One of NCBI's roles is to maintain publicly available databases. But what exactly are databases, and why are they important for molecular biology? Basically, a database is a large and organized body of data. But one of the key criteria for a biological database is persistent data. In other words, the information encoded and represented by the data may change but the type of data is more resistant to change. This inflexibility of data is a reflection of what comprises macromolecules and how scientists have chosen to symbolize nature. For instance, the sequence of nucleic acids can be symbolized by letters representing nucleotides and a protein sequence can be represented by 20 letters symbolizing the amino acids. These strings of letter symbols constitute a staggering amount of information, but for computerized systems they can easily be organized and manipulated in an optimal way. A model sequence database is GenBank.

GenBank, a database containing all known nucleic acid sequences, is one of the members of the "Triple Entente" of sequence databases; the other two are the European Molecular Biology Laboratory (EMBL) and the DNA Database of Japan (DDBJ). As of August 2003, Genbank contained 27.2 million different sequences. There are over 130 complete microbial genomes available as well as over a dozen eukaryotic genomes (including the human genome). Approximately 26% of sequences in the database are of human origin (1).

Searching for a sequence in GenBank is referred to as "making a query". The information that springs up is called the "record" (entry) for the query. The record for each sequence in GenBank contains a brief description of the sequence, the scientific name and taxonomy of the source organism from which the sequence was derived, bibliographic references, and a list of "features". Features include the coding sequence regions of the nucleic acid and other sites of biological importance (such as transcription motifs, repeat regions, mutation sites, and areas of modification). In addition, the protein sequences of the translated nucleic acid coding regions are included. Each GenBank record is assigned an "accession number" which is a stable and unique identifier of the record that doesn't change with time. In addition, a "GenInfo (gi) number" is assigned to each sequence as is the "version of the accession number"; these numbers do change. For example when the sequence is updated for CUT1-Receptor (Accession number: AB123456, Version: AB123456.1, gi number: 123456789), the version and gi numbers change. This facilitates archiving of data and prevents inconsistencies of sequence information in the literature.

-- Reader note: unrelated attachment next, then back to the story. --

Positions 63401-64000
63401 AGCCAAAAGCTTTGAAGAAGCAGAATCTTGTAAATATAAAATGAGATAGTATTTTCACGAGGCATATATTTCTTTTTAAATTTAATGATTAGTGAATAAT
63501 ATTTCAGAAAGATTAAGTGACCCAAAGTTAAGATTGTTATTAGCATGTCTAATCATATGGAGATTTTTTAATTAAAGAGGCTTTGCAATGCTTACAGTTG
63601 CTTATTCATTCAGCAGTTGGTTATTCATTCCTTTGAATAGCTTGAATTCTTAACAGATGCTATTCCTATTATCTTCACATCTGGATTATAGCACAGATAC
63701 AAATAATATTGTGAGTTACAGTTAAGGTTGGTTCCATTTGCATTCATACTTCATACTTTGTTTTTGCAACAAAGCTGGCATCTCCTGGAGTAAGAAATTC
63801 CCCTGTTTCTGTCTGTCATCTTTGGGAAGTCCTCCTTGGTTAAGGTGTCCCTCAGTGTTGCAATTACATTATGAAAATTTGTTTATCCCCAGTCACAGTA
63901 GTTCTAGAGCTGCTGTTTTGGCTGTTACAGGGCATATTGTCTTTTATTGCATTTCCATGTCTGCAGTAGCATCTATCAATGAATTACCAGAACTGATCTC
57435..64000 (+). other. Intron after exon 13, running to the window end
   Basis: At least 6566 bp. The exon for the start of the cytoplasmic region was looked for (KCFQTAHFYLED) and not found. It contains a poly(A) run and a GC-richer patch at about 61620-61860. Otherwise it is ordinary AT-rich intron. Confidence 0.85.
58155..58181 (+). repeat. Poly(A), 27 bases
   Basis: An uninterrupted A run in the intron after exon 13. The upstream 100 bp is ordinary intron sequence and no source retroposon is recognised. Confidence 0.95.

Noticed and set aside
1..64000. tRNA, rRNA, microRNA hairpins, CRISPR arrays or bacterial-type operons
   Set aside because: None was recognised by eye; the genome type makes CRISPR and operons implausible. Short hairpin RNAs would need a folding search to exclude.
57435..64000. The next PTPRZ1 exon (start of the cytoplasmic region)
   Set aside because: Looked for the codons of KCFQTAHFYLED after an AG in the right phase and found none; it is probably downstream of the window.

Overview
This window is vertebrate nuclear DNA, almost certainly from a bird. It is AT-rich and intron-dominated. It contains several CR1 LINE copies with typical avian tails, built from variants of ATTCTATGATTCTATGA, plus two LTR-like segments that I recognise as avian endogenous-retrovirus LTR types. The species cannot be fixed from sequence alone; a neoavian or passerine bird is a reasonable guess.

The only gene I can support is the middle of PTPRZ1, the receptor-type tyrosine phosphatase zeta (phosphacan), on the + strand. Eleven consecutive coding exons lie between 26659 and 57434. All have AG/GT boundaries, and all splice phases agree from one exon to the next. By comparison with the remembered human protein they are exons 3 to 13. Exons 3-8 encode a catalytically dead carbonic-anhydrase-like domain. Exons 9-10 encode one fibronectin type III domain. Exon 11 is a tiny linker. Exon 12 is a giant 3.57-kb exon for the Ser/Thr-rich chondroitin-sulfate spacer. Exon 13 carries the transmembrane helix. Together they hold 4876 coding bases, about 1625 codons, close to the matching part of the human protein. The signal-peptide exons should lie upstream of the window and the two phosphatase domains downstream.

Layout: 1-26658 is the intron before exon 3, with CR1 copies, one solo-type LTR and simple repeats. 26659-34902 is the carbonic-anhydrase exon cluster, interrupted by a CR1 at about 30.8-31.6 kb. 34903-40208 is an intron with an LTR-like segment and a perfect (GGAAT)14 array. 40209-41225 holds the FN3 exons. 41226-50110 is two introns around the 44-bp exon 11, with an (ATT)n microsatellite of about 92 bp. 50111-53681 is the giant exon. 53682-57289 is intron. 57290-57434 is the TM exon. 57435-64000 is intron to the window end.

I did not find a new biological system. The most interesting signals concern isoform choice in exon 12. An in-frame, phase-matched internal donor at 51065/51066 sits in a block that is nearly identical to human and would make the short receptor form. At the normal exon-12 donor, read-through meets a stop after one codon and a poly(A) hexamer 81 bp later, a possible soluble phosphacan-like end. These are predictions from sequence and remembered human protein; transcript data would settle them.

Genbank's entries are generally divided according to what taxonomic divisions exist - main areas are bacteria, viruses, rodents, and humans, and to what methods were experimentally used to generate the sequence information. For example roughly 70% of all sequences in GenBank are ESTs (Expressed Sequence Tags), which are generated by reverse transcribing mRNAs into complementary cDNAs. ESTs represent segments of DNA which code for an mRNA. Other common experimental methods for sequence generation include Sequence-Tagged Sites (STS) used to derive physical maps in genome construction, and Genome Survey Sequence (GSS).

NCBI offers online software to help researchers submit sequence data into GenBank . Individual researchers may submit a single sequence. Larger submissions often come from sequencing centers, which may submit many sequences or entire genomes. The link between submitting sequence data to GenBank and publication is also a coordinated effort; journals that publish sequence data usually require GenBank submission as a condition for publication. And submission to GenBank also rests on assertions of intent to publish the sequence on the part of the author or researcher. The online submission tool is called BankIt. This tool requires the author to enter the sequence, edit it, and add any biological annotations such as coding regions. BankIt is a tool for small submissions, therefore genome centers use the submission tool Sequin instead. Sequin allows for the submission of longer sequence and has a more organized method of sequence submission.